Three reasons why Liverpool are struggling this season

Harry Reardon considers three reasons why Liverpool are yet to match up to last season's performances

Harry Reardon
By Harry Reardon

The unmanaged disbanding of the SAS

The phrase bandied about a lot around Anfield during the summer and the early stages of this season was ‘doing a Tottenham’. Like the North Londoners in 2013, Liverpool went into the close season expecting their talisman to leave, and looking to plan accordingly. The early signs of the new campaign appeared promising, with a symbolic dismantling of Spurs at White Hart Lane a particular highlight. But the momentum of last season has not been sustained. Realistically, the departure of Luis Suárez, like that of Gareth Bale, was always going to leave a hole, but it seems on reflection that Liverpool then neither stuck nor twisted. With the Reds having enjoyed such success last season with a well-drilled playing style and clearly defined roles, Plan A surely had to be finding a replacement striker who, even if not on the same level as the Uruguayan in terms of ability, would have slotted into the same tactical place. It is difficult to see why that would not have been doable – they must have suspected that Suárez might leave for at least six months or a year beforehand, so why not look to train up someone like Fabio Borini in advance? If not, however, Plan B would have been a new icon, someone else to build a different type of team around. That seems to have been the path taken – but so far, perhaps unsurprisingly, to little effect. Mario Balotelli is many things, a lot of them good, but one thing that he is not is the cornerstone of a dynasty.

Injury to Sturridge and an over-reliance on Sterling

Perhaps there would not be quite so much wringing of hands, though, had Daniel Sturridge not succumbed so early to injury. The England striker scored on the opening day of the season, as well as putting in a fine performance against Spurs, but he has not featured for his club since that game after suffering a thigh strain, and then picking up a calf problem on his return to training. From an established, fluid front three of Suárez, Sturridge and Raheem Sterling, therefore, Brendan Rodgers has found himself having to call on the entirely different talents of Mario Balotelli and Adam Lallana, while Sterling cannot continue to carry the torch. The Englishman is still in his teens, but has already this season played more minutes for Liverpool than any outfield player except for Dejan Lovren and Steven Gerrard, in practically every position across the front line. Were the Reds to be riding the crest of a wave as they were last season, that might have little effect. With the team struggling, though, and so obviously looking towards Sterling for inspiration, such a workload has inevitably taken both a mental and physical toll.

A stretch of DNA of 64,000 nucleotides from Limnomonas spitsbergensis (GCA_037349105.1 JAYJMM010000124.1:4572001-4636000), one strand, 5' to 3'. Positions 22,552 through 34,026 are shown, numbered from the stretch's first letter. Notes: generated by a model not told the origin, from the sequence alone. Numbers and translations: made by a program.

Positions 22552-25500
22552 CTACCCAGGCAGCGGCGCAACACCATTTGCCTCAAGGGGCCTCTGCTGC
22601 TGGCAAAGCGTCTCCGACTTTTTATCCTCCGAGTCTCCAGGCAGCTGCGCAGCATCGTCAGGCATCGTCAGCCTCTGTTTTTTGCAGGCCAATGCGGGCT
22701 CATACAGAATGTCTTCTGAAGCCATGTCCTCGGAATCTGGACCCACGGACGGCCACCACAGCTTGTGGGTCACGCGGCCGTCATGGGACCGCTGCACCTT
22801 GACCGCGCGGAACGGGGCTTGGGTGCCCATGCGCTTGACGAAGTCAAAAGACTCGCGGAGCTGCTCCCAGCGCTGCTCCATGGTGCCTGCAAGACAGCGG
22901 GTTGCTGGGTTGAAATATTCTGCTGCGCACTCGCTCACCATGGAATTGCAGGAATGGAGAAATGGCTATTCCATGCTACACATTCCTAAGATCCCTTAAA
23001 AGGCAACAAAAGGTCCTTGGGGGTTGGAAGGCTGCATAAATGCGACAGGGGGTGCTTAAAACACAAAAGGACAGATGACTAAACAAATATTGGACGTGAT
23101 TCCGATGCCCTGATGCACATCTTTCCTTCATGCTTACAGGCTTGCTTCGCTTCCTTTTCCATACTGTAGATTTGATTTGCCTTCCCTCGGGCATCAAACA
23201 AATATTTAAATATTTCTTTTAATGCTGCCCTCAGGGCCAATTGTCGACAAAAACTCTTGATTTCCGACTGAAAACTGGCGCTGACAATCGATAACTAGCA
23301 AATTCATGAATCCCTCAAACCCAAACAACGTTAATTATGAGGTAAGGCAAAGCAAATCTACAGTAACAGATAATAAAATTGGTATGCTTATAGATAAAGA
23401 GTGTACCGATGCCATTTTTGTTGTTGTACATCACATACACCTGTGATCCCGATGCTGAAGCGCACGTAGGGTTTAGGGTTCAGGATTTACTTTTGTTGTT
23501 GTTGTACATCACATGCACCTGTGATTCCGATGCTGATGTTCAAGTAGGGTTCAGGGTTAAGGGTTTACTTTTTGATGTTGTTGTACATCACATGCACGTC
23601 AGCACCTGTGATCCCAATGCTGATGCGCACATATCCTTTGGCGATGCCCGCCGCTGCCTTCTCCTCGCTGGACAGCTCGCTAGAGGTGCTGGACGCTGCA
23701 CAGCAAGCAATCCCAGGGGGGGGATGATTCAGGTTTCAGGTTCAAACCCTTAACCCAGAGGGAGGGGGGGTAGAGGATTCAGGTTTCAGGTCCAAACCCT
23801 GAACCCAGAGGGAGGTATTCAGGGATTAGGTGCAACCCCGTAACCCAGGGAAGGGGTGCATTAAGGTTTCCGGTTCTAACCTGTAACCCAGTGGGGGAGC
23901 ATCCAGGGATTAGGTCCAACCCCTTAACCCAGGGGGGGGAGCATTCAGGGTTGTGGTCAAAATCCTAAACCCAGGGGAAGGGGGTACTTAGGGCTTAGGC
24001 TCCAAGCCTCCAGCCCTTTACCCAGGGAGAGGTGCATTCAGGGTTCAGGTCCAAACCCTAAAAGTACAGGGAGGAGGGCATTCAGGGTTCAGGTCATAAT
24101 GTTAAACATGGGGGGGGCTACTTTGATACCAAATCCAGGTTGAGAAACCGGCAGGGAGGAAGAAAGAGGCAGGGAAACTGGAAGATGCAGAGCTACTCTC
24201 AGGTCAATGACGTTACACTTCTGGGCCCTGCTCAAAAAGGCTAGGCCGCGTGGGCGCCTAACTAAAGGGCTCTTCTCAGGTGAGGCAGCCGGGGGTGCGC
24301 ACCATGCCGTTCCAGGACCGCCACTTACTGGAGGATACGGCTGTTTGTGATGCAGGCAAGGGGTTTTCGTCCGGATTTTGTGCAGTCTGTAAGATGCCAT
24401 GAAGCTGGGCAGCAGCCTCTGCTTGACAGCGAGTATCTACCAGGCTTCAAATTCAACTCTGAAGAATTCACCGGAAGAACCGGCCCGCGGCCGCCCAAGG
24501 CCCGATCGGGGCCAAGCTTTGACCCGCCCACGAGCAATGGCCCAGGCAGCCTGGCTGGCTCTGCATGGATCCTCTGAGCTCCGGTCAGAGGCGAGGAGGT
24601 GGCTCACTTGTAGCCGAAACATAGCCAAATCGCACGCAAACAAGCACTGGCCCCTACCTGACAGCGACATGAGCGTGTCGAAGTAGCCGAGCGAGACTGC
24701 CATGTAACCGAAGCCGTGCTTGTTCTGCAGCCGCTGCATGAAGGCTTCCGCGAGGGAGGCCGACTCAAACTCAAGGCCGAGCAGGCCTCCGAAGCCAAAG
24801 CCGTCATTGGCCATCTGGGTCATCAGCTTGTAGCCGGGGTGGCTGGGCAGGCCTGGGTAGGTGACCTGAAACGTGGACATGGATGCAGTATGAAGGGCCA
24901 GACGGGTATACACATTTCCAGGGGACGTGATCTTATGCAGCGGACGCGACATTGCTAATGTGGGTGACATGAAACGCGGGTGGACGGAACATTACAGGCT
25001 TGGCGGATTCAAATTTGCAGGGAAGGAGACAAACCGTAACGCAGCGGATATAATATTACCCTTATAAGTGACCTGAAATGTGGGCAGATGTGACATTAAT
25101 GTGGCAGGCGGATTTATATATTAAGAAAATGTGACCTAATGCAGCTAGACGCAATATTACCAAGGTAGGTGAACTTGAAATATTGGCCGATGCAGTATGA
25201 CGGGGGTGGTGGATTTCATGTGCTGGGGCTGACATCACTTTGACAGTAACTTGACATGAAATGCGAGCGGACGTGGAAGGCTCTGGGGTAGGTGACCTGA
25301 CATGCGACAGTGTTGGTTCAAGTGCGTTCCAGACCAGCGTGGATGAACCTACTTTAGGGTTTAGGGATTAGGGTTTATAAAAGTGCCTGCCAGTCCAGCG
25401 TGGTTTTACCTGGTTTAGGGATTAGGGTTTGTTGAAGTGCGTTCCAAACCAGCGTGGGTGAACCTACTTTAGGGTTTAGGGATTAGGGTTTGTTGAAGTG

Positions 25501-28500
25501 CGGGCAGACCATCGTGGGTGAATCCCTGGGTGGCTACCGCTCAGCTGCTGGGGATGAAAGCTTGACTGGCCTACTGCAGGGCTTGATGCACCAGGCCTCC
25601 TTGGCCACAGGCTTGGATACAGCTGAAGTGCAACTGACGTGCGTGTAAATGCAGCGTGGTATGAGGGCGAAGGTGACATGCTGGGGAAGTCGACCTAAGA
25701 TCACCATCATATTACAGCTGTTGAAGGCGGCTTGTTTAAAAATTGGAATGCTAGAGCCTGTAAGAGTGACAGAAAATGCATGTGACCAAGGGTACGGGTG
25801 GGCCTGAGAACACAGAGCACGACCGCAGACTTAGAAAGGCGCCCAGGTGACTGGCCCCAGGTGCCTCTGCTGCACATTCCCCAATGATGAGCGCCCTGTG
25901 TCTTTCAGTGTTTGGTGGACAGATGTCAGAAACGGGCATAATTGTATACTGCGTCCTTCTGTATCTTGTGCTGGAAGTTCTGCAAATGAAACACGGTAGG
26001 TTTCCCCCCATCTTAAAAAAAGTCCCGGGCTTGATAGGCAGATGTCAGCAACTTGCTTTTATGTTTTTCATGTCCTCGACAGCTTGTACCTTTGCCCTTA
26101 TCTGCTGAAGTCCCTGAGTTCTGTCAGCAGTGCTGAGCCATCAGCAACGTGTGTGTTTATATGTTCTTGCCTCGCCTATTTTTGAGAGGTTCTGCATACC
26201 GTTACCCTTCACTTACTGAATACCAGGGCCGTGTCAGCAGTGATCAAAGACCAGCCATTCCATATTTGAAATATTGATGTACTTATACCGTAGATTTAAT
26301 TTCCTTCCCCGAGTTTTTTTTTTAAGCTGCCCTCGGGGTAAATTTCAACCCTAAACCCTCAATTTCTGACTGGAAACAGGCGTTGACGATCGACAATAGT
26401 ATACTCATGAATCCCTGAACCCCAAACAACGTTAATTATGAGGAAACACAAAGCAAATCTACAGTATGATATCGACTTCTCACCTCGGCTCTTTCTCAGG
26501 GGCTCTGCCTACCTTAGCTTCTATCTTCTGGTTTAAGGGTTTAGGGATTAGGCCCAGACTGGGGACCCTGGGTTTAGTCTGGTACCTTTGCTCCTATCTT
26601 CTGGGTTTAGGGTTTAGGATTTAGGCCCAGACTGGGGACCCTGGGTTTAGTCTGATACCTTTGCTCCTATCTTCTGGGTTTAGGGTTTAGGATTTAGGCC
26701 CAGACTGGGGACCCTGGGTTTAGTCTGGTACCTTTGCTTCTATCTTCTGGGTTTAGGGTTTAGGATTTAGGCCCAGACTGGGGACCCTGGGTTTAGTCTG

The fixture list is catching up with them

It is not just Raheem Sterling who will be starting to feel the strain. The issue of fixture congestion is most associated with, and for that matter accentuated by, the Europa League, which seems to involve so much slog for so little reward that some teams end up actively disengaging with it. But the true problem is not that competition in itself, as Liverpool seem to be finding. European participation in whatever form involves a stretching of resources and a disruption of plans. For teams which can afford to build up squad depth and have the experience of structuring their training regimes around regular midweek matches, the problem is manageable. But Liverpool have been out of the Champions League for four seasons, and have only lightly dabbled in the Europa League during that period, including getting knocked out at the last 32 stage in Brendan Rodgers’s only previous European excursion. As the club they are now under Rodgers, they are only really this season having to get used to fighting on a number of fronts. For many different reasons, that is a far from easy proposition.

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